The State Lottery Has A New Rule To Stop Repeat Winners

  • The State Lottery Has A New Rule To Stop Repeat Winners


    He's done it again, and not just for the second, third or even 10th time. For the 1,246th time this year, Ali Jaafar has hit it big on the lottery.Get more news about LOTO彩票包网,you can vist nb68.com

    State records show that since Jan. 1 the Watertown man has won more than $1.8 million from lottery retailers all around Massachusetts -- with most of his riches coming from scratch tickets revealing $1,000 prizes. Jaafar is on track to be the winningest lotto player in Massachusetts for a third consecutive year, and nothing yet seems to be getting in his way when it comes to winning.Not a streak of bad luck. And not a new state policy designed with the specific purpose of cracking down on people who rake in large lottery prizes with what many see as remarkable frequency — winners just like Jaafar.

    Announced last year, the policy went into effect, after a delay, on July 27. It allows lottery officials to investigate — and ultimately penalize — anyone who wins 20 or more lottery prizes valued at $1,000 or more within a calendar year. If the lottery director determines a person's lucky streak is "factually or statistically improbable," the new policy allows the lottery to freeze the player's payouts for months.

    Lottery records requested by WBUR reveal, however, that the players with the highest frequency of winning are still collecting tremendous wins, despite the policy.On Aug. 14, the lottery sent letters to 54 people it says "fit the definition of 'high-frequency prize winner' " to let them know about the new policy and its consequences, lottery records show.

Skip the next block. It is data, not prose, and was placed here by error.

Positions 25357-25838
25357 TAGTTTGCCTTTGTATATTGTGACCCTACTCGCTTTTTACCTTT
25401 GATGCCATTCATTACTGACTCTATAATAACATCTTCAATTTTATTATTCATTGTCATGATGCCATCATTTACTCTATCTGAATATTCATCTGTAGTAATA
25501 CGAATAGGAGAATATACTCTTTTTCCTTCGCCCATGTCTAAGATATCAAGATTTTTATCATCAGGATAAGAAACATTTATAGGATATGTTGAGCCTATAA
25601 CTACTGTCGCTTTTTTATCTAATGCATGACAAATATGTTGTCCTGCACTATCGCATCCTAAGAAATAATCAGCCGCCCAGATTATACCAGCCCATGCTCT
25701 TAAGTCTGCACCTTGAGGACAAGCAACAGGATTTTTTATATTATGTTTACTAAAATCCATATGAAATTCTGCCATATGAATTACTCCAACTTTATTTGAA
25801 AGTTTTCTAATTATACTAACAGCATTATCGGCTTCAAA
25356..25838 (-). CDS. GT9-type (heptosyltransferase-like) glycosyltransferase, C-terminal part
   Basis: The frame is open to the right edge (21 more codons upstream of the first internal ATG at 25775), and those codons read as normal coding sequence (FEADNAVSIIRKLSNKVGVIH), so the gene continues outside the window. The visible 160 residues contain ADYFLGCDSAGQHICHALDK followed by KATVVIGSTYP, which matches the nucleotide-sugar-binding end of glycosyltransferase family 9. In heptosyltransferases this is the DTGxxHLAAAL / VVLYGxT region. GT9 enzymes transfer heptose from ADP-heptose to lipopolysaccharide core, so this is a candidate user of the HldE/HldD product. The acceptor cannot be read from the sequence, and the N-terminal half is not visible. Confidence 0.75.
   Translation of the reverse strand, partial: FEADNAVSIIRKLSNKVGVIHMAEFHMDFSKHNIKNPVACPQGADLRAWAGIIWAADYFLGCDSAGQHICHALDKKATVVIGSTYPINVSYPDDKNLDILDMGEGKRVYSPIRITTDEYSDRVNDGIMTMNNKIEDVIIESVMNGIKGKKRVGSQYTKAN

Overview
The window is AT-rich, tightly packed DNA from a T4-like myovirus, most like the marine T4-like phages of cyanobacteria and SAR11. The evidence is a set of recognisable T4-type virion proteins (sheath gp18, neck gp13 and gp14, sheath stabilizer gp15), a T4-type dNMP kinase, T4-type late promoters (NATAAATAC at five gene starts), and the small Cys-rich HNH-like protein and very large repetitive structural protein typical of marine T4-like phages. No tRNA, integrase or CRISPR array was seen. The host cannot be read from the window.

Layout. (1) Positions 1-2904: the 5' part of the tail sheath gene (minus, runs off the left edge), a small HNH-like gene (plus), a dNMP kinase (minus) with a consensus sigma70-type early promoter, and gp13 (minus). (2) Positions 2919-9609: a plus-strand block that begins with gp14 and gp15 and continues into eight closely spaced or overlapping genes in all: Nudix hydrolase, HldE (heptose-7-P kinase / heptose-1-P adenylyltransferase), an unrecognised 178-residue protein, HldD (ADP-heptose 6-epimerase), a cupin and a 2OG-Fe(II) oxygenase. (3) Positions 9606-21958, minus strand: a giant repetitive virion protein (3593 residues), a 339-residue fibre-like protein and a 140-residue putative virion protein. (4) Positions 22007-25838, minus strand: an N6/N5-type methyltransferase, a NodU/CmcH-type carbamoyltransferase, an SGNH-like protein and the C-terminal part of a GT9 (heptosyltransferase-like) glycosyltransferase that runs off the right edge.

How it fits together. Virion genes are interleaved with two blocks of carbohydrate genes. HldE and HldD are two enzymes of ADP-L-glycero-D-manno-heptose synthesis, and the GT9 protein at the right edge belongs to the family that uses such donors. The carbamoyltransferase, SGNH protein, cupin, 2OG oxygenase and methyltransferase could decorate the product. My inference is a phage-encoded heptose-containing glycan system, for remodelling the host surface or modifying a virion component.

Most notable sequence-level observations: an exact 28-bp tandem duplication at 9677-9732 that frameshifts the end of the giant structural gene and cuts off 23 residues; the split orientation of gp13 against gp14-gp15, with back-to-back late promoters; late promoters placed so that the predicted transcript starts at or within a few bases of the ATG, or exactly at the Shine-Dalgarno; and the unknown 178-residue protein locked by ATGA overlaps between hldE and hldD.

"We are enforcing the policy immediately," reads the letter signed by lottery Executive Director Michael Sweeney.The lottery declined multiple requests for an interview and instead asked WBUR to submit questions via email.

    "Implementing this policy is a major step forward in addressing potential issues of money laundering and other illegal activities and the potential avoidance of outstanding child support liabilities, and taxes and fees owed to the Commonwealth," Sweeney said in his emailed responses Monday, adding that the policy "remains a top compliance issue for me."Since the policy took effect, Jaafar, each of his two sons and at least 10 others have individually won enough to trigger a potential hold on their awards. All of those individuals, except for one, were sent letters notifying them of the policy. But, for those 13 people, lottery records show the agency did not suspend their prizes.

    Together, those frequent winners — who could have had their prizes withheld under the new policy — have won about $1.7 million from July 27 to Oct. 9.

    Gregory Sullivan, research director at the Pioneer Institute and the state's former inspector general from 2002 to 2012, has researched vulnerabilities in the lottery in the past.

    "There is a phenomenon in state lotteries," he said, "where certain individuals defy all laws of probability and statistics" with the rate of their success. He explained that often, people who frequently cash in lottery tickets aren't winners at all — but are instead collecting wins on behalf of others trying to evade taxes.

    The lottery's Sweeney also says he believes it is likely frequent cashers are not actually winning — but cashing in wins for others.

    "This is a well-known problem, you know, not just in Massachusetts," Sullivan said in a phone interview Tuesday. "But it is a well-known problem in Massachusetts, and it has been for some time."